It is well established . . . that actual malice "is not measured by whether a reasonably prudent man would have published, or would have investigated before publishing." Nor is it based on journalistic standards or their breach." "Actual malice" is subjective.
Scottsdale Publ'g, Inc. v. Superior Court, 159 Ariz. 72, 86, 764 P.2d 1131, 1145 (Ct. App. 1988) (emphasis added) (citations omitted). But this emphasis on the subjective mental state of the defendant does not imply that evidence of "bad motives" or "personal ill-will" is sufficient to establish malice. Heuisler, 168 Ariz. at 282, 812 P.2d at 1100 (rejecting the plaintiff's "attempt to rest his claim of actual malice primarily upon evidence that [the defendant] was 'out to get him'").
By these standards, plaintiffs' cannot demonstrate that Ross acted with actual malice. Plaintiffs have no evidence that Ross made his statements about them negligently or with ill will. Indeed, plaintiff Trina Kamp has admitted lacking proof that Ross acted with actual malice:
Mr. Barnowski: Do you believe that Rick [Ross] believed that his statements about the church were probably false?
. . . .
Trina Kamp: I assume that Mr. Ross believes what he said.
[SOF ¶ 84]
Ross affirms in the attached Affidavit that his statements about the COIC were based on his careful review of all information in his possession before the KNXV broadcast and reflected his judgment that the COIC was a "destructive cult." [Ross Aff. at 2] As such, he confirms that his allegedly defamatory statements were made without actual malice and that plaintiffs' complaint consequently must fail. Liberty Lobby, 477 U.S. at 256 (holding a plaintiff may not defeat defendant's properly supported summary judgment motion by asserting a jury might disbelieve defendant's denial of actual malice).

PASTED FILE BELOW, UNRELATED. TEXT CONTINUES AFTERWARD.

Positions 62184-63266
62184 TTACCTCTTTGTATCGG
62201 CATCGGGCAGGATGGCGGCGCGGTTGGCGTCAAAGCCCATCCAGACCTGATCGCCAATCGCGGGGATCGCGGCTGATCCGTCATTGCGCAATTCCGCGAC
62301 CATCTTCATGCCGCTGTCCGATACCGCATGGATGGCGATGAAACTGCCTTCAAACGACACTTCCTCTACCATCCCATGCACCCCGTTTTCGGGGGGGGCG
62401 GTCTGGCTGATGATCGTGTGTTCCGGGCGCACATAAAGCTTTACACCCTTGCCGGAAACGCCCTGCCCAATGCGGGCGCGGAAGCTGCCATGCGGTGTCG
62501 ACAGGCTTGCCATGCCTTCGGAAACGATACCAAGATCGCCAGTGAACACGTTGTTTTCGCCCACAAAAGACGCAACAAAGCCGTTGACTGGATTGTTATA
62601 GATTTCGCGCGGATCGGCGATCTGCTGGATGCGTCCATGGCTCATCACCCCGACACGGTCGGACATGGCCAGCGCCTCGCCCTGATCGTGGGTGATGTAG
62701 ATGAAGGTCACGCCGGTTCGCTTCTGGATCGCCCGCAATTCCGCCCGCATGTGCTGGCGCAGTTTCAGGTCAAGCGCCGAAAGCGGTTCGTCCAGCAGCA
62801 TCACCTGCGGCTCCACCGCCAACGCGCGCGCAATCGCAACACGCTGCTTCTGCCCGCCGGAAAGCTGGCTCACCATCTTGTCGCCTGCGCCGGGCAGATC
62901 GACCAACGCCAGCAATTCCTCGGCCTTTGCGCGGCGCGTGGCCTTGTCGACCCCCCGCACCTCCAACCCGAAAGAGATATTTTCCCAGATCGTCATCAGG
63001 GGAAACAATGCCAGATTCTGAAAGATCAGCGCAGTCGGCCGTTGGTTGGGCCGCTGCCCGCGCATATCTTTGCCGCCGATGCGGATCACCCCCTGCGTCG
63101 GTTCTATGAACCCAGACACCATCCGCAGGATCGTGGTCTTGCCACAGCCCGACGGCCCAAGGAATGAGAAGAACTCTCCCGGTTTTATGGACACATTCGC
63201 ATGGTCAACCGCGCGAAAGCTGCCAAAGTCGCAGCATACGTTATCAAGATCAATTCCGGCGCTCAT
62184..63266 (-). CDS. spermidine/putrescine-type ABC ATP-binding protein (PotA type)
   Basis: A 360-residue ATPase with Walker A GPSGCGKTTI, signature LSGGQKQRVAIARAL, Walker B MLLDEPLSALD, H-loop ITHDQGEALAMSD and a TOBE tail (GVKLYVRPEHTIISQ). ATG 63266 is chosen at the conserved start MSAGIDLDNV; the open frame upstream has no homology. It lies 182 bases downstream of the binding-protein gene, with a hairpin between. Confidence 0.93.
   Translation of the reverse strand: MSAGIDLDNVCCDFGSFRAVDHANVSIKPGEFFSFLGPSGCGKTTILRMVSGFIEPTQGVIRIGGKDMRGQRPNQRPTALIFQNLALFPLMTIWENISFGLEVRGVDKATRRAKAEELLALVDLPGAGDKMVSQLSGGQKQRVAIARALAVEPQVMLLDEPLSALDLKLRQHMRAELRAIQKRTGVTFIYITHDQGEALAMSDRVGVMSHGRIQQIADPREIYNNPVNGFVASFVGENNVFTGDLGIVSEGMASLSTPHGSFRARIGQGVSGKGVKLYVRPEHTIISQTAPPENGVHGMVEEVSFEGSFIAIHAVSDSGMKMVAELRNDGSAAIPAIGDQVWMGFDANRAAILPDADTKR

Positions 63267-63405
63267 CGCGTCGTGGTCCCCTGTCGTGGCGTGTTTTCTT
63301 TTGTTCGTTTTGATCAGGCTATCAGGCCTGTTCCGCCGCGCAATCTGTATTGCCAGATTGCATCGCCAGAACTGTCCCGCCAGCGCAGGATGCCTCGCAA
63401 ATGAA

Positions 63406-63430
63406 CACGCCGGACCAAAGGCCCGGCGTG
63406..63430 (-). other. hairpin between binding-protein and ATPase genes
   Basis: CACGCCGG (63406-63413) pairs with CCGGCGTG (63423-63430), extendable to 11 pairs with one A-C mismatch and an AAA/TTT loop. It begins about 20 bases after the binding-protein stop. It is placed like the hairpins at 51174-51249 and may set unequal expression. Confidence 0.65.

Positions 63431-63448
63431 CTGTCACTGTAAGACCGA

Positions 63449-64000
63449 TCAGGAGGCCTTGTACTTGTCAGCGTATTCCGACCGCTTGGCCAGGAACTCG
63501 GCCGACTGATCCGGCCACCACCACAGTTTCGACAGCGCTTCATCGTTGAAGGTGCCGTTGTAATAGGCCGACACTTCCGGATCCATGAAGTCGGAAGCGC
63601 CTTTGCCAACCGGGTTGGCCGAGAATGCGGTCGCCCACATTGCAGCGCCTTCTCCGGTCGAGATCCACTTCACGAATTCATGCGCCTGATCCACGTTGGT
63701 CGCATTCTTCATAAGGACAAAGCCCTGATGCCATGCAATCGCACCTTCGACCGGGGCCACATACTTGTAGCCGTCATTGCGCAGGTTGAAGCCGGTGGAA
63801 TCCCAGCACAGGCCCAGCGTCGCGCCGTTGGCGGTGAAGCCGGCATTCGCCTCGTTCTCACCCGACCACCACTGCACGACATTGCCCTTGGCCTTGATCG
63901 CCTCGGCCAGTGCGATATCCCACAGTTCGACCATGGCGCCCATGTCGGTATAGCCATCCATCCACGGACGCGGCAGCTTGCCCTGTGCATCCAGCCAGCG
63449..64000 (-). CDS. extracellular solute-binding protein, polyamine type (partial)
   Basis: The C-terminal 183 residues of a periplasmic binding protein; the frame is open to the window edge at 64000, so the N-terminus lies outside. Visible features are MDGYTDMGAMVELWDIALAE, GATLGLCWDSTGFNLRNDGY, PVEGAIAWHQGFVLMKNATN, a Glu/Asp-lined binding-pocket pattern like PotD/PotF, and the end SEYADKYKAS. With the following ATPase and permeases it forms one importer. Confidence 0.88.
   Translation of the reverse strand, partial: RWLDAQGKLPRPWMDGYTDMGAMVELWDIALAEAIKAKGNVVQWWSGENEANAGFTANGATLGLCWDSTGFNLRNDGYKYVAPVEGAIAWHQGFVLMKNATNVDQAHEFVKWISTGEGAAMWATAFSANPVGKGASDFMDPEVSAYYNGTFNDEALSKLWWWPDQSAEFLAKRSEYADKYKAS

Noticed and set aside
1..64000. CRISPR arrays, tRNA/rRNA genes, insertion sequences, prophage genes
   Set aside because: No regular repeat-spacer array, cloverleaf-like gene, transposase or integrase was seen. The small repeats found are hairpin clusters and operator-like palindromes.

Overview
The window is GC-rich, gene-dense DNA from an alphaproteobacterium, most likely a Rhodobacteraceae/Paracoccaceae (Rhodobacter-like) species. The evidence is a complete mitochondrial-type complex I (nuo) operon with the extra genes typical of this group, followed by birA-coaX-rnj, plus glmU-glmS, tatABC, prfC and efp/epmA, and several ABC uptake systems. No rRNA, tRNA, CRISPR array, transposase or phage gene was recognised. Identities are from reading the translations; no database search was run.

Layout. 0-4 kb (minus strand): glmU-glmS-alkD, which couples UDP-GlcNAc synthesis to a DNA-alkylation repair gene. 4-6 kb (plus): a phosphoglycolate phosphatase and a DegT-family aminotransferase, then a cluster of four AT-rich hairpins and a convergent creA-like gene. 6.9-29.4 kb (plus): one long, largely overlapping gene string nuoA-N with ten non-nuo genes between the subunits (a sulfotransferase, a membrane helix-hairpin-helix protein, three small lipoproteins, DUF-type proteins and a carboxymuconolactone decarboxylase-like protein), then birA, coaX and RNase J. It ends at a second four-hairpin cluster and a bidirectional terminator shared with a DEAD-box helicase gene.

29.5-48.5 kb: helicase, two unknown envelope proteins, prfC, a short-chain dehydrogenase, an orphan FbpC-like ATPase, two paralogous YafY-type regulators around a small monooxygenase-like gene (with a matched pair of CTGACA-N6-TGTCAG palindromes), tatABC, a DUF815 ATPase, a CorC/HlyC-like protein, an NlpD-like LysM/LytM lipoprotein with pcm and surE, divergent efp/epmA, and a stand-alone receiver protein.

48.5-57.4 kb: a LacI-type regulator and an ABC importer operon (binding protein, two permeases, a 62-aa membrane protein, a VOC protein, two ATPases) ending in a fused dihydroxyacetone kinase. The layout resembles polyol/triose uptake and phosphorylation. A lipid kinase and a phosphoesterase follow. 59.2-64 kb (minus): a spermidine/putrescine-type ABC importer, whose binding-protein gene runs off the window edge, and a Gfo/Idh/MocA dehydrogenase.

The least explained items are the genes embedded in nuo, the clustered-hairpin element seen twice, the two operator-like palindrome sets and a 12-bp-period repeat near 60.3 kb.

This Court should grant summary judgment for Ross and dismiss plaintiffs' claim with prejudice. Ross should also be awarded reasonable attorneys' fees and costs.
Dated: July 8, 2000.
Daniel C. Barr
2901 North Central Avenue
Post Office Box 400
Phoenix, Arizona 85001-0400
Copy of the foregoing hand-delivered
on July 8, 2000, to:
Honorable Jeffrey S. Cates
Maricopa County Superior Court Judge
201 West Jefferson
Phoenix, Arizona 85003
Walker & Harper LLP
17100 E. Shea Boulevard, Suite 250
Fountain Hills, Arizona 85268
David J. Bodney
Sandra K. Sanders
Steptoe & Johnson LLP
40 North Central Avenue, 24th Fl.
Phoenix, Arizona 85004